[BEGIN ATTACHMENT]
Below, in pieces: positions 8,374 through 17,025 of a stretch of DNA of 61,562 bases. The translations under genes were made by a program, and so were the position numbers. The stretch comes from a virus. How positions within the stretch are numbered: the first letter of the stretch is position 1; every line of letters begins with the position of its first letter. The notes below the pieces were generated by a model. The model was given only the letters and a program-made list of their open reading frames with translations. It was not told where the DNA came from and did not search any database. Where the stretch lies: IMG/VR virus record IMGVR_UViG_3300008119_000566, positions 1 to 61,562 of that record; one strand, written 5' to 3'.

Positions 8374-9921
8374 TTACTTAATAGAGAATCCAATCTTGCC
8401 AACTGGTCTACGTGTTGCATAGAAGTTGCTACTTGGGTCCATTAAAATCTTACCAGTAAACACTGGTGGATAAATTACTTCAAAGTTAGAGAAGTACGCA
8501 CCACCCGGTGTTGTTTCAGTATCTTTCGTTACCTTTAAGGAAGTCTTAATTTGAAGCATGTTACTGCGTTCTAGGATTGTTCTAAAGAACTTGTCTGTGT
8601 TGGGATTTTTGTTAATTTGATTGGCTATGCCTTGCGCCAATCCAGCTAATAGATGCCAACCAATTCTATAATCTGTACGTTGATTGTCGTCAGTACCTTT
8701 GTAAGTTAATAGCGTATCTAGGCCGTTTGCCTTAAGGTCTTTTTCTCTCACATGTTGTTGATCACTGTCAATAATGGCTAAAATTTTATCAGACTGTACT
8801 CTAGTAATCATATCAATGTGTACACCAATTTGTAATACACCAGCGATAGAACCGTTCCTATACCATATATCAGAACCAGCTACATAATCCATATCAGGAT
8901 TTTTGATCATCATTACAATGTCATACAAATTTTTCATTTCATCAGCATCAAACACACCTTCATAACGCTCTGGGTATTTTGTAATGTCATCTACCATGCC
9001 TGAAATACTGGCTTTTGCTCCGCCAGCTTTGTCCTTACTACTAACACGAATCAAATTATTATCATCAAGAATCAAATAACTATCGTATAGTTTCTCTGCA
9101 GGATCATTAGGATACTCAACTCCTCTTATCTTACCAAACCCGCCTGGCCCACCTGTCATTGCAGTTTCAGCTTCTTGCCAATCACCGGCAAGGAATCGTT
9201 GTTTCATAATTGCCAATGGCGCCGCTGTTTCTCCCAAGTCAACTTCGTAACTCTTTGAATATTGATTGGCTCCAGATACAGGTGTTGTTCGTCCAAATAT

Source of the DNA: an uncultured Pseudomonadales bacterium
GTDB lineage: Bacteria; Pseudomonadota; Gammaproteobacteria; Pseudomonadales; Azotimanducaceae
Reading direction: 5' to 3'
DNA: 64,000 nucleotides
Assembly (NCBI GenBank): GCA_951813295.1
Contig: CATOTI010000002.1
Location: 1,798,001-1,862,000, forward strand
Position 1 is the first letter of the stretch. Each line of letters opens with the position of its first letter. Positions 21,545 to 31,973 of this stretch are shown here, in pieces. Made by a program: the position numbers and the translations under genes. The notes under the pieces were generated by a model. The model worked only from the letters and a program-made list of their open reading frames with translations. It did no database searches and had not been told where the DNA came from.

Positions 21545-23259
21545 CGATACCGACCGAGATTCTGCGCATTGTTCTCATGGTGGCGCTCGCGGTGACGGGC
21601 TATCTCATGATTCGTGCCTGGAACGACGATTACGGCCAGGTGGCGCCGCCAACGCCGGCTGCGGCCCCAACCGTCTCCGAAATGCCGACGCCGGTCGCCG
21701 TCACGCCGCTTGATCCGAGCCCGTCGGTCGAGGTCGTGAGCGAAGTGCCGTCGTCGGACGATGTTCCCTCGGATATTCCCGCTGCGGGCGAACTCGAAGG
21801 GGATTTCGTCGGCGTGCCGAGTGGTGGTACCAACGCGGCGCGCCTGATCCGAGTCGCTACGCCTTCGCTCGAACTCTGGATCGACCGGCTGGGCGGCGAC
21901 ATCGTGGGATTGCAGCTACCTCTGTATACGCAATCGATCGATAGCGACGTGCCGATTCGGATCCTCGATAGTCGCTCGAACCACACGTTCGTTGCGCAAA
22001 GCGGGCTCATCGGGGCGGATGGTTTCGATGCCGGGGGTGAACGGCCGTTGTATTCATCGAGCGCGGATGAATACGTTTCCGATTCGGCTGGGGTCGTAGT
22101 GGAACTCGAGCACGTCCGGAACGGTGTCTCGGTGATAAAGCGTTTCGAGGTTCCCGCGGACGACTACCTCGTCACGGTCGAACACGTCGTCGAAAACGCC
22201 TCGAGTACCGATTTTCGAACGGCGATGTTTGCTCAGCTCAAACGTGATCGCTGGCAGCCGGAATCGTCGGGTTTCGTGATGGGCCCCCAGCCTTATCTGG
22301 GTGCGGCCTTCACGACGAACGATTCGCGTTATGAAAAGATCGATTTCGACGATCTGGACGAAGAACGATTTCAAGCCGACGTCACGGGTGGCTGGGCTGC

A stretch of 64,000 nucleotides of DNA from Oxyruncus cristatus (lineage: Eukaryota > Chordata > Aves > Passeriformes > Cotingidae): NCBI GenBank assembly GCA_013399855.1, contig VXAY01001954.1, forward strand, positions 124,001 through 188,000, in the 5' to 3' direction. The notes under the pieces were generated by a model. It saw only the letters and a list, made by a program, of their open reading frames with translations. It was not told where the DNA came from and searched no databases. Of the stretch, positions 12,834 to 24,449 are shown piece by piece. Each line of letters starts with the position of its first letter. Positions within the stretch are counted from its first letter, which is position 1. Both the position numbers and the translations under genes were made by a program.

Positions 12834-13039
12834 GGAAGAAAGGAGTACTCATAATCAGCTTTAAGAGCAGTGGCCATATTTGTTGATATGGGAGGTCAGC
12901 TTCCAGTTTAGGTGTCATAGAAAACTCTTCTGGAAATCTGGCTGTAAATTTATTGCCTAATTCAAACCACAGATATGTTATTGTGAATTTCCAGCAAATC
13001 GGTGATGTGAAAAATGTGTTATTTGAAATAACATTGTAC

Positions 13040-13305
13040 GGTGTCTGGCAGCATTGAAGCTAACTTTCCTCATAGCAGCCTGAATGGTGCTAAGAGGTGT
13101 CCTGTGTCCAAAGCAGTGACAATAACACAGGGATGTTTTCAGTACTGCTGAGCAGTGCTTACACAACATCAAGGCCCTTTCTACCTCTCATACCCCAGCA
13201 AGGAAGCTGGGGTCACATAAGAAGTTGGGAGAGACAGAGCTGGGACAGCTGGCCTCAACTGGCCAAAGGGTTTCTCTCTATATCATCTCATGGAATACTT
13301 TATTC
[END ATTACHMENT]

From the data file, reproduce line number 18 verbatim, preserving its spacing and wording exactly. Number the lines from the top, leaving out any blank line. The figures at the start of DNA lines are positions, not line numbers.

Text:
Contig: CATOTI010000002.1